I’d not seen this one before, and given the fact that I’d not driven before that far up the road, I excused myself. I wondered if my friend had, and whether he’d detected there before.
With about half an hour to spare, I fired up my machine, and clambered up the embankment, not at all bothered or dissuaded by the thick brush. Reaching the top, I now could see what undoubtedly had been the foundation to a home. I like to think that given my experience I can estimate the age of these by their current state, and the stonework. This one was old: the stones from the surrounding landscape had been put to good use, creating retaining walls on four sides, and a solid center structure meant to serve as the foundation to a hearth. Much of this particular cellar hole had succumbed to nature: the elements and flora had been at work for at least two hundred years, robbing it of its symmetry, toppling stones into what once had been a storage space beneath the home. And yet there it was still, as if the very spirit of those who’d dug and lined the hole were still present, defiantly whispering down the centuries to anyone who cared to see.
Since 2005, I’ve used two brands of metal detectors: Garrett, and now Minelab. In my nine years metal detecting, I came to realize that it matters not what brand machine you use, but how well you know it. The only reason I am mentioning the Minelab SE Pro is context, and to simply get that fact out of the way. It’s the machine which has proved ultimately the best fit for the kind of detecting I perform, and where I do it: simple as that. No matter what machine you use, if you are going to indulge in detecting cellar holes, you are sure to encounter what most call “trash” (iron, iron, and some more iron), and for such occasions it is best to be equipped with a smaller search coil. So, in light of the fact that I expected not only limited swinging space (because of the dense vegetation), but also a vast amount of iron, I opted to use a smaller coil, the FBS 800.
Typically, I perform a slow and meticulous scan of the immediate edge of the foundation, but this was proving to be quite the challenge. After convincing myself that there was nothing to be found there, I eventually opted for the wide and less densely grown area which I assessed to be the “driveway”, a level stretch of ground that lay between the foundation and what I recognized to be where a barn had once stood.
After just a couple of minutes, the unmistakable tone rang through my headphones…
With a bit of effort, I cut a square plug through the soil and myriad of small roots, releasing a smell which I have come to equate with time travel. The moist and musty scent I am talking about is one of the most exciting ever to me, as it always precedes an encounter with history. I knew for a fact that what most likely lay in wait was a coin.
At no more than five inches’ depth, I spotted the verdigris edge of what I knew was a copper coin. Could it be a Large Cent, maybe? No… It was a King George II Halfpenny! As much as there was on the coin to identify it as such, I could not immediately discern a date, but it had to be mid-18th century, for sure. My little impromptu adventure had paid off! I scanned the hole again (just in case, because you never know), and then covered it up as I wondered if there were more such finds in store. Ten seconds later, and no more than a foot away, I had an answer.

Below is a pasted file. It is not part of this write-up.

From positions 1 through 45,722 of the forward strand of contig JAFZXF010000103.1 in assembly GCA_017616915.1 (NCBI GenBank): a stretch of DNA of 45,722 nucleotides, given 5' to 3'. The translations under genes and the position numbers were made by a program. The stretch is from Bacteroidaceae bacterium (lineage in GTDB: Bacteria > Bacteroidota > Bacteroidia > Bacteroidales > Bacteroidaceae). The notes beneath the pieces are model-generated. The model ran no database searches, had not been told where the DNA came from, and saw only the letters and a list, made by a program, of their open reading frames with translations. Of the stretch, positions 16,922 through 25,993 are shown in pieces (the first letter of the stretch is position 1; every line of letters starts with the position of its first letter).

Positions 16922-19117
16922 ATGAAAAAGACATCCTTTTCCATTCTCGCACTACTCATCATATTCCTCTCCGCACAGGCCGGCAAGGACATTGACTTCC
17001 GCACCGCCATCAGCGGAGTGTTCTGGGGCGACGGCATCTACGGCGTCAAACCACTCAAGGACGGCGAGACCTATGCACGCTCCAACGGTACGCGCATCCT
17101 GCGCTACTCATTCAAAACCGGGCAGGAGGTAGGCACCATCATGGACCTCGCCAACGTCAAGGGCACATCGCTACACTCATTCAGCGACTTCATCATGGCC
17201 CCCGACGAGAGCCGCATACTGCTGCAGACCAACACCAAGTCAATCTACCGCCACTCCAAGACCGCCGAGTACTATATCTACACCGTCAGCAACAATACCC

From the same depth as the King George coin, came a very deteriorated, yet identifiable Fugio Cent. “It’s a spill”, I muttered to myself. How else could these two coins from roughly the same period be so close together, at the same depth? And without missing a beat, I proceeded to scan much more slowly now the area. Sure enough, another good target!
Digging now a little deeper than the previous two coins, and no more than a foot away from where these had been found, a larger circular shape came into view. The sheer size and weight of this coin immediately overwhelmed me with excitement and curiosity. The size was identical to a Morgan dollar I’d found the year before, but this one showed no silver. The green-brown and sticky patina was nothing like what I’d seen on any coin. I brushed it gently with a toothbrush, and watched as a bust starter to reveal itself. On the other side, a coat of arms began to appear. It was Spanish! Wait a minute! Could it be an Eight Reales!?
Still tingling all over, I realized I was now late for my appointment with my friend. I hustled out of there, the coins tightly packed in a container full of dirt.
My friend and I gently rinsed and brushed the coins: the two coppers were exactly what I’d guessed, albeit in the kind of shape you’d expect in such soil conditions after more than two hundred years. But the Eight Reales was cleaning up much better, as I expected silver should. Still, there was something slightly “off” about its appearance.
As far as silver goes, I knew that old silver would sometimes surface with a dull gray and even black color. I was not about to push the boundaries by applying any more cleaning than I’d already done: the features were distinct and clear, and the date was a glaring 1775. And yet it remained a dull gray, which I wrote off as the effect of age and soil conditions. It was time for me to scan it, and report to Dr. Philip Mossman.
I first came in contact with Dr. Mossman after stumbling onto a website in an effort to educate myself on Spanish silver coins that had circulated in the American colonies. He is a much revered figure in the realm of numismatics in America, and is an author: I highly recommend his book, Money of the American Colonies and Confederation. Via email, Dr. Mossman had asked me to report to him any coin finds predating 1900, and as I’d done before, I submitted to him images of my latest find, along with any other details he might find useful. He has been for years putting together a database consisting of Colonial coin finds in an effort to establish a census and patterns of distribution. Two days later, Dr. Mossman replied: “Congratulations on your find! You do realize that your coin is a counterfeit, right?”…